Cancer immunotherapy drugs, responsible for implementing the body’s immune system to combat tumors, have continued to show promise yet these drugs have still failed many cancer patients. A new study could show how some stubborn cancers continue to dodge therapies, and perhaps offer some insight towards getting a way out.
Published on Thursday April 4th 2019 in the journal Cell, the study zeros in on prostate and colorectal cancer. These two types of cancers are among top that seem highly resistant to immunotherapy drugs.
Research and findings
The drugs work by blocking signals sent by the tumors to confuse and puzzle the immune system. The signals are usually sent through a specific molecule (PD-L1) that is located on the surface of specific cells. The problem is PD-L1, will not necessarily appear on all tumors, it therefore makes it hard for the immunotherapy drugs to interfere with the signal sent by the cancer in such cases.
This new study is just but a part of a developing research that implies that even though tumors may lack PD-L1 on the surface, it is the same mechanism used to manipulate the immune system. The molecule, instead of showing on the tumor’s surface, it directly goes into the body. It then travels in to the lymph nodes, and tricks the cells that reside there.
According to Dr. Robert Blelloch- a senior author of the new paper and an associate chairman of the dept. of urology, California University- PD-L1 molecules remotely prevent activation of immune cells.
According to a research by U.C.F.S scientists, they found out that a mouse with prostate cancer could be cured if the molecule going to the lymph nodes was removed, to stop it from tricking the immune system. After the molecule was removed, the immune system was able to effectively attack the cancer.
It was further discovered that the same mouse’s immune system was able to fight tumors even after the drifting PD-L1 was reintroduced. Based on these findings, Dr. Blelloch said that there is a possibility that the immune system can be trained to recognize a tumor just the same way vaccines train it to recognize a virus.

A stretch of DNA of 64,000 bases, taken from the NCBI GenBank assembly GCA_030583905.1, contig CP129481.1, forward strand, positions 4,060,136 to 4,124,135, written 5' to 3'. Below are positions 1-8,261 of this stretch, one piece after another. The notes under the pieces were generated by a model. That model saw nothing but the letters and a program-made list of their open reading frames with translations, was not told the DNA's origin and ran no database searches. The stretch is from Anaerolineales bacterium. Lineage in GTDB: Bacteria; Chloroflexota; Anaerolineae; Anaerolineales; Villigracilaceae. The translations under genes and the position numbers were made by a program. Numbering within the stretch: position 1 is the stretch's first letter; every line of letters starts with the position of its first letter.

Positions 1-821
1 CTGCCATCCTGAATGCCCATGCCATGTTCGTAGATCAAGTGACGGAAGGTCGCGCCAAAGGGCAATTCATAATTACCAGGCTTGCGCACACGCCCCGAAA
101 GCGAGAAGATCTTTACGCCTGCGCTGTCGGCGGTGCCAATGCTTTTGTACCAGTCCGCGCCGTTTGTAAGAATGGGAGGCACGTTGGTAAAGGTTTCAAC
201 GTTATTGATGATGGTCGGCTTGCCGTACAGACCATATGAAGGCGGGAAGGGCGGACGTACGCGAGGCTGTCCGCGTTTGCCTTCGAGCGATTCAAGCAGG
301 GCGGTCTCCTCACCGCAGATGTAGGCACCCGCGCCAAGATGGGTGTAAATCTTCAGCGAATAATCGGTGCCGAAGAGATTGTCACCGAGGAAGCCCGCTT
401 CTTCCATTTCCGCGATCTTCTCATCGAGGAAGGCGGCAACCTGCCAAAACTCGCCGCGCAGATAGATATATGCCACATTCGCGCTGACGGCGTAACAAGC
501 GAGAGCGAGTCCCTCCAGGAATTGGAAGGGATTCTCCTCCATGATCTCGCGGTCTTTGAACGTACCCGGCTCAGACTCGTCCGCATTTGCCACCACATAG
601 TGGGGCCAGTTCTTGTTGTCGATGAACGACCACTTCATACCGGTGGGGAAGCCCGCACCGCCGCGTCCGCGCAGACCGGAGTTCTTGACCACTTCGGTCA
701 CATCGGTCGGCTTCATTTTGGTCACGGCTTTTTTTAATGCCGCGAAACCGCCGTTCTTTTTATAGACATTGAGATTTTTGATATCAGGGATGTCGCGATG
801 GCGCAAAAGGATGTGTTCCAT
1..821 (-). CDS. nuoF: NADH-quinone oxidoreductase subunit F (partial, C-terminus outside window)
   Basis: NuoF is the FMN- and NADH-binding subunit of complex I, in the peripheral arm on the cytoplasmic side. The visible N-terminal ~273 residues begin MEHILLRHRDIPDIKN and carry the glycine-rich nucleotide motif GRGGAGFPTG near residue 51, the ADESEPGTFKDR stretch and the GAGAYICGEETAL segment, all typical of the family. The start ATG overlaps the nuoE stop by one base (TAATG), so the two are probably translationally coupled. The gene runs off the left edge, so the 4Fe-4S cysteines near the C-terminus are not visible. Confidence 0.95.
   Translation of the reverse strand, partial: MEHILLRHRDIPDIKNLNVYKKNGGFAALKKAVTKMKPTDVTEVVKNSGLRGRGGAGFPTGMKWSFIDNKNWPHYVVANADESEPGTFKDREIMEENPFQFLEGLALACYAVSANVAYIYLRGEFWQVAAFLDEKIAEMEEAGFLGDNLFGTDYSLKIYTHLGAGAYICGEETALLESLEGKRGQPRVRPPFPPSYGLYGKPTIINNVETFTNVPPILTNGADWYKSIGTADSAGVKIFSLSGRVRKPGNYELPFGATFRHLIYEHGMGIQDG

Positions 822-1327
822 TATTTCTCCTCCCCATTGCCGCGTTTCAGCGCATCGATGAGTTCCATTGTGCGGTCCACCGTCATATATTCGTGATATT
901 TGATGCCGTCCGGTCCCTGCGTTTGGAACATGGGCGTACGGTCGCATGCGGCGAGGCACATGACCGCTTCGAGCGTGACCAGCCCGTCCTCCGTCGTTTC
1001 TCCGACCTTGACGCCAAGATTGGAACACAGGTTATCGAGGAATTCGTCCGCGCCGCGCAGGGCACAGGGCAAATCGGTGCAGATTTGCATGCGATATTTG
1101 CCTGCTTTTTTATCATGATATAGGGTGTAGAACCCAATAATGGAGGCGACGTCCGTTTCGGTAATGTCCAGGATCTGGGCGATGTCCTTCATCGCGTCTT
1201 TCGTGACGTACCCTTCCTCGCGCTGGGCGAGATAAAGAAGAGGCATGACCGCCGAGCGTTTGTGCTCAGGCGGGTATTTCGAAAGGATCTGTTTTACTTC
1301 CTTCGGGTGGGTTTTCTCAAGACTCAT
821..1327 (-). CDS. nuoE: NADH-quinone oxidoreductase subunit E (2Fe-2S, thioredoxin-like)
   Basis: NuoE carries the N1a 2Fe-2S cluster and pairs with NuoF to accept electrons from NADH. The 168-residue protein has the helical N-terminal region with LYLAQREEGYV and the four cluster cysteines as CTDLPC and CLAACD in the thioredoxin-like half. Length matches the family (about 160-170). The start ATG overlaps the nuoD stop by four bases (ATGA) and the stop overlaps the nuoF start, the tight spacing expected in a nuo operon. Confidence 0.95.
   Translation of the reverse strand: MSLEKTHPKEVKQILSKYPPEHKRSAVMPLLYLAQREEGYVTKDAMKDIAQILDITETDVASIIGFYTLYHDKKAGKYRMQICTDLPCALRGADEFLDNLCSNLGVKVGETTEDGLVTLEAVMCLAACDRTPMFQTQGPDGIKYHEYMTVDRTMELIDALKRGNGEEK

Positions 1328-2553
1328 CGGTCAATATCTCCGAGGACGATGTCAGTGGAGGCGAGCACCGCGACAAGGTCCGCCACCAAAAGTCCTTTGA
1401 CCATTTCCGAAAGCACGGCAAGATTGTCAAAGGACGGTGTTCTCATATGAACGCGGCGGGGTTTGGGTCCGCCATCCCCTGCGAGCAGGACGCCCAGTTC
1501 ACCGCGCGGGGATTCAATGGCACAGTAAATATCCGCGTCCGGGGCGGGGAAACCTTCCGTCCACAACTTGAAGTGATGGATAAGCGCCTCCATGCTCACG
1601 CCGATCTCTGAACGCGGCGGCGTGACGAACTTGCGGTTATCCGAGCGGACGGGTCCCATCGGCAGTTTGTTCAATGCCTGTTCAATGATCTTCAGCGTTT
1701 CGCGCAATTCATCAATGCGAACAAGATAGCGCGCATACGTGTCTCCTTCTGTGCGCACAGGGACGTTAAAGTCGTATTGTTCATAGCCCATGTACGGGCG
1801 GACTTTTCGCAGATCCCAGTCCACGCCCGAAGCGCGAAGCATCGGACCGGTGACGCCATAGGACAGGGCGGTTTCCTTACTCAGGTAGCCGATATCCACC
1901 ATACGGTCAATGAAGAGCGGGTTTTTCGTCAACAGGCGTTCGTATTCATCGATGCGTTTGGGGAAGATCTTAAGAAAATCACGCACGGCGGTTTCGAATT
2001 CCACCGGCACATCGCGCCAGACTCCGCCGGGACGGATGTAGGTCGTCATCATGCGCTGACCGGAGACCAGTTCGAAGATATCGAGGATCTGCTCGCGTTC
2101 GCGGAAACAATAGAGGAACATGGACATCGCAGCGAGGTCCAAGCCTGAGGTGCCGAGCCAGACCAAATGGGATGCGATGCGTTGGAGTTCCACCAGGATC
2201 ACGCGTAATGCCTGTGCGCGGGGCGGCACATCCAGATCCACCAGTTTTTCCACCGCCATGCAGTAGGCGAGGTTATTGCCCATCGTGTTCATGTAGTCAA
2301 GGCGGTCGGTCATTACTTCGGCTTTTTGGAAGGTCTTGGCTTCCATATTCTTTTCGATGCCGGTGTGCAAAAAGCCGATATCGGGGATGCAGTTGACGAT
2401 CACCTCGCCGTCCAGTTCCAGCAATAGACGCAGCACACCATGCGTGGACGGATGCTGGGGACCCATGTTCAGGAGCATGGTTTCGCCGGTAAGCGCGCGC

This research was conducted in laboratory on mice only and yet to be tried on human beings. The Genentech VP of cancer immunology, Dr. Ira Mellman, termed these findings as “most interesting result.”
Dr Mellman said, “As with all mouse experiments, it is easier to get insights into mechanisms, unfortunately its translation in human is still unclear,” He remains quite skeptical, but he plans to have a meeting with Dr. Blelloch real soon and discuss the implications of this study.
New research and work published in 2018 in the journal Nature showed that skin cancer tumors produced PD-L1 molecules that significantly suppressed the immune system.
Exosomal- when PD-L1 molecule bits travel outside the tumor cell. Discovery of the role of exosomal in streamlining a vital area in the medical field has been a promising milestone. In 2018, two scientists -Tasuku Honjo of Kyoto University in Japan and James Allison of Houston’s M.D. Anderson Cancer Center- won the Nobel Prize for doing remarkable work in immunotherapy.
More extensive, research and studies are underway and are aimed at not only refining the therapies but also at looking for additional molecules which may be involved in the feeble relationship between the immune system and cancer.
Although far more studies are necessary, Dr. Blelloch is already thinking of finding ways to actualize the findings discovered into concrete therapy that can be exploited for prostate and colorectal cancer.
If the research finding were to be formulated into a safe therapy then it would be a new dawn and great news for cancer patients. However, messing with PD-L1 heading to lymph node may have severe long term implications like anti-tumor immunity
- PDL1 (Immunotherapy) Tests
- Henegan, John C., and Guru Sonpavde. “Promising Immunotherapy for Prostate Cancer.” Expert Opinion on Biological Therapy, vol. 18, no. 2, 2018, pp. 109–120.
- Bilušić, Marijo, et al. “Immunotherapy of Prostate Cancer: Facts and Hopes.” Clinical Cancer Research, vol. 23, no. 22, 2017, pp. 6764–6770.